Today marks the start of the National Sleep Foundation's Drowsy Driving Prevention Week, and the CHP is reminding drivers of the potentially deadly consequences of getting behind the wheel while sleepy.
"Fatigued drivers are a safety risk on our roadways," CHP Commissioner Joe Farrow said. "If you are tired, reaction time and judgment can become impaired. Tired drivers behave similarly to those who are intoxicated."
In 2010, there were more than 3,600 collisions statewide involving sleepy drivers. The crashes caused 32 deaths and more than 2,000 injuries, according to the CHP.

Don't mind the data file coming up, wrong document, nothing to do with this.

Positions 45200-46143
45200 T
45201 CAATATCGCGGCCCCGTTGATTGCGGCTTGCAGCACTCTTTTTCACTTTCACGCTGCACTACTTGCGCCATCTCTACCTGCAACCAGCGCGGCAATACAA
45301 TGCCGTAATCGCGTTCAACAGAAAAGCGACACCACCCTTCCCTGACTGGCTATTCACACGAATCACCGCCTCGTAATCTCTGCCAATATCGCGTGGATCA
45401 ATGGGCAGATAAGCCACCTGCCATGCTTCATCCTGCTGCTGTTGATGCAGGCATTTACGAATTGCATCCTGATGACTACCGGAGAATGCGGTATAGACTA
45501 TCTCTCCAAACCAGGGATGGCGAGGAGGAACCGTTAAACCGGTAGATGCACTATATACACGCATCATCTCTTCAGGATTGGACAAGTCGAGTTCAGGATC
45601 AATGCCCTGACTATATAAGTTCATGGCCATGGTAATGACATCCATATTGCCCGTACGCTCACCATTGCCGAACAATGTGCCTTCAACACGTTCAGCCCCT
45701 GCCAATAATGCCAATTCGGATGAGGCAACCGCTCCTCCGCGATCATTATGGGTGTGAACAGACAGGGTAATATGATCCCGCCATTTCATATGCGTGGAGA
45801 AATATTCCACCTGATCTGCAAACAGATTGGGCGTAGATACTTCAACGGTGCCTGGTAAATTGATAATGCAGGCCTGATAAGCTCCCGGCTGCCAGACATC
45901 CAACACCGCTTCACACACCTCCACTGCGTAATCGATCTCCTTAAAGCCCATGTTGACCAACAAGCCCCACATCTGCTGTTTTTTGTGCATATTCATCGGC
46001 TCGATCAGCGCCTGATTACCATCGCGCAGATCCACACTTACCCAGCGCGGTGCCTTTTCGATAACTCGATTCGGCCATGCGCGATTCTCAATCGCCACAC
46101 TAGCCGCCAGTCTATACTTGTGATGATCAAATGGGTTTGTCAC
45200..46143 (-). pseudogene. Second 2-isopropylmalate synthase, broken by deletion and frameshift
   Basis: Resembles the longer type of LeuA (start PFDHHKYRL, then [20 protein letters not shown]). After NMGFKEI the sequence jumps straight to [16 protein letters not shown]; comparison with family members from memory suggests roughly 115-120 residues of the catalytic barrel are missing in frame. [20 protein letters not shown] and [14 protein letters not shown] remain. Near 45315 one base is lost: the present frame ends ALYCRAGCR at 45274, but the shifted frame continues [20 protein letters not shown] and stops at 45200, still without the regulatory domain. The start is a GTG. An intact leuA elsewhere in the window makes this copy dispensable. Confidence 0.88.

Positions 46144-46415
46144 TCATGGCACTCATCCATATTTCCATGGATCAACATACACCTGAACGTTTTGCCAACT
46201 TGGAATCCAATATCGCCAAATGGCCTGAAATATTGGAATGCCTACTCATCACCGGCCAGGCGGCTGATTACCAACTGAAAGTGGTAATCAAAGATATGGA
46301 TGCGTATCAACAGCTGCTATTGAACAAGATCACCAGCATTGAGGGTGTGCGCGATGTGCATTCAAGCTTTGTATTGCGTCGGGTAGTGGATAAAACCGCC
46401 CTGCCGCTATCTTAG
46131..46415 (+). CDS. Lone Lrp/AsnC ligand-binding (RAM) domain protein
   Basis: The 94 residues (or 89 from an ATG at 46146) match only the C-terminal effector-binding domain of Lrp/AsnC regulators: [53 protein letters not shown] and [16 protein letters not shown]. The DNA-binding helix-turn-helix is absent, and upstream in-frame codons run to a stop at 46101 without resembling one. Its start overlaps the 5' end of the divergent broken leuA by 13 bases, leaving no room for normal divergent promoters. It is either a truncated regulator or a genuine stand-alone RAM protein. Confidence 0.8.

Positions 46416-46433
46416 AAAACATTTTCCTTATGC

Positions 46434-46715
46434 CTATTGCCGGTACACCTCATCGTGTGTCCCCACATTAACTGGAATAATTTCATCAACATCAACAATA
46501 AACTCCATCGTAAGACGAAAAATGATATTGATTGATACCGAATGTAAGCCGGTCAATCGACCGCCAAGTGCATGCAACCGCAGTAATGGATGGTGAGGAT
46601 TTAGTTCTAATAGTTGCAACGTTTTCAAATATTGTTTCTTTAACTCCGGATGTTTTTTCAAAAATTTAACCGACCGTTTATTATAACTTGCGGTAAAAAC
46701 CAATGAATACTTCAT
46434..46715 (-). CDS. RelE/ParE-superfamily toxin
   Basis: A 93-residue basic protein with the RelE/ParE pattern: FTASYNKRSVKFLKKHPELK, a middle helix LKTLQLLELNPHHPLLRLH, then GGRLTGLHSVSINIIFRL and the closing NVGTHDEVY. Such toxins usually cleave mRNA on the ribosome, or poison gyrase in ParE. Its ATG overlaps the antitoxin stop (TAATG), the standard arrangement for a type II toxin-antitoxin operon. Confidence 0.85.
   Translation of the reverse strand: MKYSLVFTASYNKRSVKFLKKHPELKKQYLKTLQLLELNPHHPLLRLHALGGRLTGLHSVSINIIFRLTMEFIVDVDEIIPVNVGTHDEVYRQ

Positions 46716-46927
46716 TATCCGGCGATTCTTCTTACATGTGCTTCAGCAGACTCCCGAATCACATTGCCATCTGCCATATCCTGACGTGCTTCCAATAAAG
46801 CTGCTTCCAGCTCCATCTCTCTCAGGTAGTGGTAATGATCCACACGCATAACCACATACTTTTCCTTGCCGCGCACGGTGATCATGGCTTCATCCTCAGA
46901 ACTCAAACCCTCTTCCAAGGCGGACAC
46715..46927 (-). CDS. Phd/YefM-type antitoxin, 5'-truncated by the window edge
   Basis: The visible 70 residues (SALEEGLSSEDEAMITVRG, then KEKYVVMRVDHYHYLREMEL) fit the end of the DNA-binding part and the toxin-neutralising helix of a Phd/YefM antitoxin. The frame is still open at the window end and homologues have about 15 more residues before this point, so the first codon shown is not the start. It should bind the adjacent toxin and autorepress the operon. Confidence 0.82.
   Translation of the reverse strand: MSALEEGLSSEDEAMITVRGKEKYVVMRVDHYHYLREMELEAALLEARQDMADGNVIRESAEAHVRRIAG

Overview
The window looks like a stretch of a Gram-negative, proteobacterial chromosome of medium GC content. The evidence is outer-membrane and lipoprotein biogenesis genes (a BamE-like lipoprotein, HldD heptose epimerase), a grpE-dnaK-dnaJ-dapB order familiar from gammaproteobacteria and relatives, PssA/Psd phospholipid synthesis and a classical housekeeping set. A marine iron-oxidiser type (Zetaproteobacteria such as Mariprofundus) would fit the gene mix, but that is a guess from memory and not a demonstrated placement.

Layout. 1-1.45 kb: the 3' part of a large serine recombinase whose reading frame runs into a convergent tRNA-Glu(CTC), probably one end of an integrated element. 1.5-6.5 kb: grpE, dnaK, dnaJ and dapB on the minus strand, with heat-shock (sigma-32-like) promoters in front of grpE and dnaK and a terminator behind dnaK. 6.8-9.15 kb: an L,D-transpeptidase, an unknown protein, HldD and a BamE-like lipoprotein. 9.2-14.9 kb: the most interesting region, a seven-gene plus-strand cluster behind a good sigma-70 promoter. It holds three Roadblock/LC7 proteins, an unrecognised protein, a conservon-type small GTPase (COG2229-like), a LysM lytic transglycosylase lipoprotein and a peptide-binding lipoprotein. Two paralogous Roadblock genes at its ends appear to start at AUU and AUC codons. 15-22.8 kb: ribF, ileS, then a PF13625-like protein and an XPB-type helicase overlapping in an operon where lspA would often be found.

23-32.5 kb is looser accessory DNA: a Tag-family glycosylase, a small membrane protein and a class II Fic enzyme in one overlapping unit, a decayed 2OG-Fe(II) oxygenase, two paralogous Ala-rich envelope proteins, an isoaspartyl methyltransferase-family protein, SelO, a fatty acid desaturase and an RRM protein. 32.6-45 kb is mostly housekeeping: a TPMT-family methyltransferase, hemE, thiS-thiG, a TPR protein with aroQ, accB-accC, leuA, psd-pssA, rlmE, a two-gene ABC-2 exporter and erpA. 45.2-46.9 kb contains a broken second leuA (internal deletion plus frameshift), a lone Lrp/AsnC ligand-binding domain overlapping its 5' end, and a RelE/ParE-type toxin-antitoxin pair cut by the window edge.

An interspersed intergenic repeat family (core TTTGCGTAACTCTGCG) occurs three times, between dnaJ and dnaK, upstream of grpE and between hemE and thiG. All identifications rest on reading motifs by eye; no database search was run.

The CHP and National Sleep Foundation encourage drivers to take steps to reduce their risk of falling asleep.
That includes getting seven to nine hours of sleep before driving, avoiding driving at times when one would normally sleep, avoiding alcohol or medications that may cause drowsiness, and making sure to take breaks every 100 miles or so on long road trips.